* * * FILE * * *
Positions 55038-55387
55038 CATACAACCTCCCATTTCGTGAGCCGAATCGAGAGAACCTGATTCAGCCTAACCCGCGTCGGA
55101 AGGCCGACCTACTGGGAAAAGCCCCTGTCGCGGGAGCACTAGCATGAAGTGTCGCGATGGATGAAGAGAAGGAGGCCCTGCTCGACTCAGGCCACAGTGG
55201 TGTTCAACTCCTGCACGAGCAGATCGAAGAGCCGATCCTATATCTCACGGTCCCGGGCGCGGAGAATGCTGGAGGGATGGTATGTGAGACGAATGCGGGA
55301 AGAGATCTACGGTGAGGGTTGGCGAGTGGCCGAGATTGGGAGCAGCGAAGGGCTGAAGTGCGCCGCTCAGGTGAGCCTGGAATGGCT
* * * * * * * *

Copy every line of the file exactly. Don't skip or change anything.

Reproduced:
Positions 55038-55387
55038 CATACAACCTCCCATTTCGTGAGCCGAATCGAGAGAACCTGATTCAGCCTAACCCGCGTCGGA
55101 AGGCCGACCTACTGGGAAAAGCCCCTGTCGCGGGAGCACTAGCATGAAGTGTCGCGATGGATGAAGAGAAGGAGGCCCTGCTCGACTCAGGCCACAGTGG
55201 TGTTCAACTCCTGCACGAGCAGATCGAAGAGCCGATCCTATATCTCACGGTCCCGGGCGCGGAGAATGCTGGAGGGATGGTATGTGAGACGAATGCGGGA
55301 AGAGATCTACGGTGAGGGTTGGCGAGTGGCCGAGATTGGGAGCAGCGAAGGGCTGAAGTGCGCCGCTCAGGTGAGCCTGGAATGGCT